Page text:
Seamus Ferguson
Beaverton
4
150
User
Beaverton
4
151
User
Tualatin
4
152
User
Sandy
4
153
User
Sandy
4
154
User
Albany
4
155
User
Sandy
4
156
User
Portland
4
157
Henry Bennett
Sandy
4
158
User
Sandy
4
159
User
Brownsville
4
160
User
Portland
4
161
User
Corvallis
4
162
User
Salem
3
163
User
Aloha
3
164
User
Portland
3
165
User
Sandy
3
166
Benjamin Gottschalk
Corvallis
3
167
User
Corvallis
3
168
User
Beaverton
3
169
User
Sandy
3
170
User
Sandy
3
171
Jersey Hogan
Sandy
3
172
User
Sandy
3
173
User
Beaverton
3
174
User
Sandy
3
175
User
Sandy
3
176
Kaiya Hollenbeck
Sandy
3
177
Selene Garcia
Sandy
3
178
User
Sandy
3
179
User
Grants Pass
3
180
User
Gresham
3
181
User
Creswell
3
182
User
Portland
3
183
XXRyeun.sanXX
Eugene
3
184
User
Beaverton
3
185
User
Corvallis
3
186
User
Milwaukie
3
187
User
Portland
3
188
Jordan Frink
Beaverton
3
189
User
Portland
3
190
User
Portland
2
191
User
Portland
2
192
User
Sandy
2
193
User
Sandy
2
194
User
Sandy
2
195
User
Sandy
2
196
User
Banks
2
197
User
Sandy
2
198
User
Sandy
2
199
jacob
Sandy
2
200
User
Sandy
2
201
User
Sandy
2
202
User
Sandy
2
203
User
Sandy
2
204
User
Sandy
2
205
User
Sandy
2
206
User
Sandy
2
207
User
Sandy
2
208
User
Sandy
2
209
User
Portland
2
210
User
Sandy
2
211
User
Sandy
2
212
User
Sandy
2
213
User
Sandy
2
214
User
Sandy
2
215
Jonah Cornell
Sandy
2
216
Drake Bixel
Sandy
2
217
User
Sandy
2
218
Savannah Boswell
Sandy
2
219
User
Sandy
2
220
User
Sandy
2
221
User
Sandy
2
222
User
Hillsboro
2
223
User
Odell
2
224
User
Portland
2
225
User
Portland
2
226
User
Beaverton
2
227
User
Cloverdale
2
228
User
Grants Pass
2
229
User
Lake Oswego
2
230
User
Portland
2
231
User
Salem
2
232
User
Tigard
2
233
User
Beaverton
2
234
User
Independence
2
235
User
Corvallis
2
236
User
Salem
2
237
User
Bend
2
238
User
Portland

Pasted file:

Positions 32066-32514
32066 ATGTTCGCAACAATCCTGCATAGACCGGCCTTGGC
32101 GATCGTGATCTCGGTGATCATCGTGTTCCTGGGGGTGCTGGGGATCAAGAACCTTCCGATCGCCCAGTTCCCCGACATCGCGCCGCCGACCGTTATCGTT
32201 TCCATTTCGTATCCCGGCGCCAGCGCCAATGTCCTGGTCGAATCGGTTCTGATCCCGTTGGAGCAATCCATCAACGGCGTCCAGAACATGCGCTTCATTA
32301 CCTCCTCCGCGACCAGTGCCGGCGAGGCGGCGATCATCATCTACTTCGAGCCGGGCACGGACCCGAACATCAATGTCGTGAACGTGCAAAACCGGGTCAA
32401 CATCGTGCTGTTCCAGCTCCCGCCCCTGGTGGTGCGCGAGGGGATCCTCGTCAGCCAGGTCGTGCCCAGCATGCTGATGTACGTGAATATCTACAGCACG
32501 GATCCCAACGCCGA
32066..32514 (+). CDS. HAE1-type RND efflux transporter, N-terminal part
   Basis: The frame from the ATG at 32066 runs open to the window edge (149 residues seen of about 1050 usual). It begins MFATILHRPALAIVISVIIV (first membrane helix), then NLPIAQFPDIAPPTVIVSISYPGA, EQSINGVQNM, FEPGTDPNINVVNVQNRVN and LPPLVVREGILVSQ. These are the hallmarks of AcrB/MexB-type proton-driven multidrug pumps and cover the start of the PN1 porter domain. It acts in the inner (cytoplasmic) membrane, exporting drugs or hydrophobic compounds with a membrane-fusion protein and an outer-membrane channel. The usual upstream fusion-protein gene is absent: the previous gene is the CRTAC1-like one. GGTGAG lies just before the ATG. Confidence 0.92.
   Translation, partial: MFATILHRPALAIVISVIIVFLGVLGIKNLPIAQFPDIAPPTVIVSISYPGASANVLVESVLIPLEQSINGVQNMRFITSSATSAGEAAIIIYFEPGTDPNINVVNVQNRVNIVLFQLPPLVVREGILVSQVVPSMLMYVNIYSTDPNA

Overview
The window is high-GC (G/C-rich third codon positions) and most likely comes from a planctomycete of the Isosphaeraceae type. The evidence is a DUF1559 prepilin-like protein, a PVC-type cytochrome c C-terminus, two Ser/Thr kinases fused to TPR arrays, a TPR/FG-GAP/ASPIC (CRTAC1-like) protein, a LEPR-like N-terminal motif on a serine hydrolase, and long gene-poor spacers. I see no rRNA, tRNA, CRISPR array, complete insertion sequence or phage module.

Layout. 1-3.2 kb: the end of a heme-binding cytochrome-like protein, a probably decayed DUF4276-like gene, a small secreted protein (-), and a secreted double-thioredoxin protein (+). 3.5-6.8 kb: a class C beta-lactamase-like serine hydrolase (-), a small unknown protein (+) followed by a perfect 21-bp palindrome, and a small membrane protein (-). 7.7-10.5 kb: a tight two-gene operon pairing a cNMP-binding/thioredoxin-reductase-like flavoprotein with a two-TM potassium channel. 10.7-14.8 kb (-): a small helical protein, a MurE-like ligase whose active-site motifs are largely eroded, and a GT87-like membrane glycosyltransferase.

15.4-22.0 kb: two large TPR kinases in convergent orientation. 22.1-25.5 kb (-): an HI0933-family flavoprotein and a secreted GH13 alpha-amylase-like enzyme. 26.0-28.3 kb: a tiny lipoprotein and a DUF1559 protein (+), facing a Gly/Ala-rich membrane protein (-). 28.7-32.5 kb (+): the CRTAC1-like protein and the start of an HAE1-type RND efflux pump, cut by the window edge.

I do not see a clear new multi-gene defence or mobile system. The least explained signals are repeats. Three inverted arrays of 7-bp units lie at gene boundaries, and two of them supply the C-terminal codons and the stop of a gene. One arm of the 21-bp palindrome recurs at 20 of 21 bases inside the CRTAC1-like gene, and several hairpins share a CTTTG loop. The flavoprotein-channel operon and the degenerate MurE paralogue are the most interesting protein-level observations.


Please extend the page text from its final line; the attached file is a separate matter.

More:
2
239
User
Hillsboro
2
240
User
Portland
2
241
User
Bend
2
242
User
Beaverton
2
243
User
Lebanon
1
244
User
Corvallis
1
245
User
Tualatin
1
246
User
Portland
1
247
User
La Grande
1
248
User
Portland
1
249
User
Beaverton
1
250
Cody Divish
Sandy
1
251
Aspen French
Sandy
1
252
Hannah
Sandy
1
253
Rosillo
Sandy
1
254
Sophia Rojas Alcocer
Sandy
1
255
Colin Spitler
Sandy
1
256
Elliott Leibham
Sandy
1
257
Mickelle Santos
Sandy
1
258
Isabella Ringeisen
Sandy
1
259
Uyen Tran
Portland
1
260
Carter Wilson
Portland
1

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A Web App for Mathematics Training

Do you want to be fast at mental math? Many people do, but the options for doing the necessary exercises are simply too cumbersome for all but the most dedicated of trainees. In physical fitness, many people are interested in training their bodies but allocating the time, energy, and money for it is a significant obstacle. Likewise, lugging around books and whatnot for math practice is a threshold that just doesn't meet the standards of modern life.

Training yourself to be skilled at mental math needs to be quick and convenient. mathtrainer.org is a web app that works in your browser rather than a program you have to download and install on your computer or phone. This allows users to try and use the app without having to install new software. As a web app, updates are also much simpler. There is no need to download endless updates—the website will always be the most current version.